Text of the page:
The world of scholarships and financial aid has its own language, which can sometimes be confusing. Here are some commonly used terms and their definitions.
A period comprising at least 30 weeks of instructional time, traditionally August or September through May.
Accreditation of U.S. educational institutions is done by regional and specialized accrediting associations. The U.S. Department of Education recognizes accrediting bodies for purposes of institutional financial aid eligibility and other areas in which the federal government has an interest.
A student who is enrolled in 5 or less credits is considered below half-time and may not be eligible for most types of financial aid.
Cost of attendance
The total cost of attending college, including tuition and general fees; room and board; lab fees; books; travel costs; supplies; and sometimes child care. In Oregon, these costs currently total approximately $14,000 per year at community colleges; $19,000 per year at state universities; and $35,000 or more per year at private institutions. The cost of attendance varies by school and is determined by each academic institution.
Cost of tuition and fees
Tuition and general fees (excluding housing, etc.). These costs currently total approximately $3,500 per year at community colleges; $6,500 per year at state universities; and $25,000 or more per year at private institutions.
Direct Loan Program
Schools generally participate in the Direct Loan Program. Under the Direct Loan Program, funds for the loan come directly from the federal government rather than from a private lender. Eligibility rules and loan amounts are determined by the federal Department of Education.
Expected Family Contribution (EFC)
The amount that the federal government determines a family can afford to contribute toward college costs, based on the family income and assets reported on the Free Application for Federal Student Aid (FAFSA) form.
See Title IV funds.
Federal Supplemental Educational Opportunity Grant (FSEOG)
A federal program offering grants to undergraduate students, with awards dependent on 1) the student's financial need; 2) the availability of funds; and 3) the amount of other aid the student has received.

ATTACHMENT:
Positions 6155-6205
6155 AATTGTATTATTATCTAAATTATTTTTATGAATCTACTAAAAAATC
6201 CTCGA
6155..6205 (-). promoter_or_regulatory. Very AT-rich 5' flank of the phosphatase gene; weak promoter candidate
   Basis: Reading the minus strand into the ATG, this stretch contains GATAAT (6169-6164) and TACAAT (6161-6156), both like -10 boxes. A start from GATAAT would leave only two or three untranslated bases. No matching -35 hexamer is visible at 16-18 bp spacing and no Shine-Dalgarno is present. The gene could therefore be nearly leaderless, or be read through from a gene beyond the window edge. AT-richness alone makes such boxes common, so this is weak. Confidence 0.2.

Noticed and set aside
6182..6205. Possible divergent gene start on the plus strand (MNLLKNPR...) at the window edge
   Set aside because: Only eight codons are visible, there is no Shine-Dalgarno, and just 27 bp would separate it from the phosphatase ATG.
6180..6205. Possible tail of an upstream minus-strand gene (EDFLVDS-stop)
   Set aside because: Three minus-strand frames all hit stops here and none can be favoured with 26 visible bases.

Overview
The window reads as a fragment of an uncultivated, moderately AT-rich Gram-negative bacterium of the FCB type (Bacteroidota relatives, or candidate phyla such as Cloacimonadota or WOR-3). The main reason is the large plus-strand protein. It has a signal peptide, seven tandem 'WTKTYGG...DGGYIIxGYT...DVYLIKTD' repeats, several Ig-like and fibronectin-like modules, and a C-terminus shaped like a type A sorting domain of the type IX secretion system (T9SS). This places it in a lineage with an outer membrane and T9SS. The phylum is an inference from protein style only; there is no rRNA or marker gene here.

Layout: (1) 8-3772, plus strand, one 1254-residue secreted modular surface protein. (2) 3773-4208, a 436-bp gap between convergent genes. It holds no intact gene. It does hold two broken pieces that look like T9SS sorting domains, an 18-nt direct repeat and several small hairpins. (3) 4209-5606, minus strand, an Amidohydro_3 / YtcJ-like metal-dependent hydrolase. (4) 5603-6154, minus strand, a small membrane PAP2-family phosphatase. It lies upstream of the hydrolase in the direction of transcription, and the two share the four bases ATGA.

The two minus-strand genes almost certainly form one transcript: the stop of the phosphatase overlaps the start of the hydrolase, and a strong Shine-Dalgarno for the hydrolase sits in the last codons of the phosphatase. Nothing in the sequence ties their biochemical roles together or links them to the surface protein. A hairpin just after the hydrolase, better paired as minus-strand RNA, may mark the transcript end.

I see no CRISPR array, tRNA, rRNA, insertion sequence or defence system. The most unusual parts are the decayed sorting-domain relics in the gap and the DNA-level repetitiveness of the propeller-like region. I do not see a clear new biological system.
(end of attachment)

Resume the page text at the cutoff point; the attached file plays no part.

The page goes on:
The difference between the cost of attendance at a college and the Expected Family Contribution.
Free Application for Federal Student Aid (FAFSA)
A form used by the federal government to a) assess students' financial need; b) set an Expected Family Contribution toward educational costs; and c) verify a student's eligibility for aid in the form of federal grants, loans and work study. All applicants for need-based aid must complete this form every year. For the purposes of calculating student need, home equity is not considered part of the family's assets. Within a month of submitting the FAFSA, the student should receive a Student Aid Report (SAR). Although some of the information needed for the FAFSA is based on income taxes, you should not wait until you have completed your tax forms to submit the FAFSA. You may use income estimates for the FAFSA and then correct errors later.
An undergraduate student who is enrolled for 12 credits or more is generally considered to be attending full-time. A graduate student is generally considered full-time when enrolled for 9 or more credits.
A student who holds a bachelor's degree and is studying for an advanced degree.
This term refers to all programs for high school graduates, including vocational and technical schools and programs at two- and four-year colleges and universities.
Hope Scholarship Tax Credit
A federal tax credit (that is, a reduction in the taxes owed by a family) to help low-income families with out-of-pocket tuition expenses, up to $1,500 per student for each of the first two years of post-secondary education. (Note: A family cannot claim this tax credit and the Lifetime Learning Tax Credit for the same student in the same year.)
Lifetime Learning Tax Credit
A federal tax credit (that is, a reduction in the taxes owed by a family) for low-income families equal to 20 percent of the first $10,000 of out-of-pocket tuition expenses, to a maximum of $2,000 per student per year. (Note: A family cannot claim this tax credit and the Hope Scholarship Tax Credit for the same student in the same year.)